Monday, April 8, 2019

Susan Elia MacNeal, Mr. Churchill’s Secretary

Susan Elia MacNeal, Mr. Churchill’s Secretary
Bantam Books, 2012
© Susan Elia MacNeal2012
ISBN 978-0-553-59361-7

The first of (now) 7 books in the series featuring Maggie Hope, a gifted mathematician doing war work of one sort or another in England during World War II.  (5 of the first 6 books have been nominated for awards; I would be surprised if #7 is not nominated for something.)  And a very good debut it is.

Hope, an orphan whose English parents dies in a car crash when she was an infant, has been raised in the US by her aunt, Edith Hope (a professor of chemistry at Wellesley).  She has returned to England to sell her grandmother’s large, old London home (which, given the condition of the house and the state of the war—everyone expects a German invasion, is basically impossible).  And she gave up a place in the doctoral program in math to do so.  To make ends meet, she has acquired a set of five lodgers.  And Maggie decides to look for war work for which she is qualified.

She takes a shot at becoming a Private Secretary (basically, a chief of staff) for someone in the Government, and is rejected because she’s a woman.  She winds up, however, working as a secretary on the Prime Minister’s staff, working directly for Churchill: taking dictation, typing letters, speeches, reports, whatever needs to be done.  And she’s feeling that she’s being prevented from doing something much more.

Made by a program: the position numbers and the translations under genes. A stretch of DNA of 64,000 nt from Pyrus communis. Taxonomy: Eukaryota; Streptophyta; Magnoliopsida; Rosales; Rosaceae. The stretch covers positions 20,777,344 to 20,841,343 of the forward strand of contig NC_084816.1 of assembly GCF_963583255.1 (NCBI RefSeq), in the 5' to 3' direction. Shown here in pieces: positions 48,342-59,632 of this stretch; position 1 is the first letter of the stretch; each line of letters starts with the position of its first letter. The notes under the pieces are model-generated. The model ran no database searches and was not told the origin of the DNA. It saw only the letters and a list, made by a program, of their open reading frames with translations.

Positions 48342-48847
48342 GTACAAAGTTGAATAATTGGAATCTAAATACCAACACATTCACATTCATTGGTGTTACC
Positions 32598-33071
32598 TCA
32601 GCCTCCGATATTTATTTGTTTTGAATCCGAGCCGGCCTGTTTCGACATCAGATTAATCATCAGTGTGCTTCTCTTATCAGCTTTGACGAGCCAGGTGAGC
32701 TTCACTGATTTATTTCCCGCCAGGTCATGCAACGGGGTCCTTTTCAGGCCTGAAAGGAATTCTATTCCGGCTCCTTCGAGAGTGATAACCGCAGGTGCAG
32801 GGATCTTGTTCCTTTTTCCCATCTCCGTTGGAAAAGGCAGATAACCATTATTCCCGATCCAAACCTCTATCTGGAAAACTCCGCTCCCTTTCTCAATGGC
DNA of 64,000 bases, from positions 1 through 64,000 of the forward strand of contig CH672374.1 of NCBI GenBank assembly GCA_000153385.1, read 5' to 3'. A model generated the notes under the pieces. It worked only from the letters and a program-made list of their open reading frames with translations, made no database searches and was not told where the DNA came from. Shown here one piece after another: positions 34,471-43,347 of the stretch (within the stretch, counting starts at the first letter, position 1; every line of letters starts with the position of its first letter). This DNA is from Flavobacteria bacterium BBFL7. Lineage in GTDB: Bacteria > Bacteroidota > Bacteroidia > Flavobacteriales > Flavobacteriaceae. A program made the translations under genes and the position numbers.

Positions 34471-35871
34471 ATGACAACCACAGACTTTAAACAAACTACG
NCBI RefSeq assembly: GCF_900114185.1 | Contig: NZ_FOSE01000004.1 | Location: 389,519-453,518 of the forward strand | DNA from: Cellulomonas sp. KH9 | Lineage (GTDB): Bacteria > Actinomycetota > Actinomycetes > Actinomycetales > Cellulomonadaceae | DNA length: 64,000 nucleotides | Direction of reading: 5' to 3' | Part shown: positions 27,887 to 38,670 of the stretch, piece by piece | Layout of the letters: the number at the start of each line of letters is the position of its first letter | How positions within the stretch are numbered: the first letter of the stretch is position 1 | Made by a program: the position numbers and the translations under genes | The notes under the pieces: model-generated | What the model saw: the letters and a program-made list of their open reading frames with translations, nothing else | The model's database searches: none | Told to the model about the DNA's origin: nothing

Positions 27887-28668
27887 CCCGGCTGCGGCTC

London is wracked with explosions—both German bombs and IRA bombs—life is dangerous and, for many, cut short.  British Intelligence is, among other things, trying to put the IRA bombers out of existence.  And the IRA has some very large plans.  In the course of this, Maggie thinks she has stumbled across a coded IRA message.
It’s a complex tale, with much sorrow and also personal and career triumphs.  Maggie Hope (and I love the name) is an appealing character (although perhaps too good to be true, but that’s OK).  And parts of the book are very dark, very disturbing.  The end of the book, of course, is not the end of the story.  The war has barely begun (for all that it’s been going on for a year and a half), and the outcome is, in the middle of 1940, hardly pre-ordained (indeed, several books in which the Germans invade and conquer England make clear how contingent the outcome is; Len Deighton’s SS-GB is, I think, the best of these stories).  So there is much more for Maggie to do, and following her through this journey should be a very rewarding trip. 

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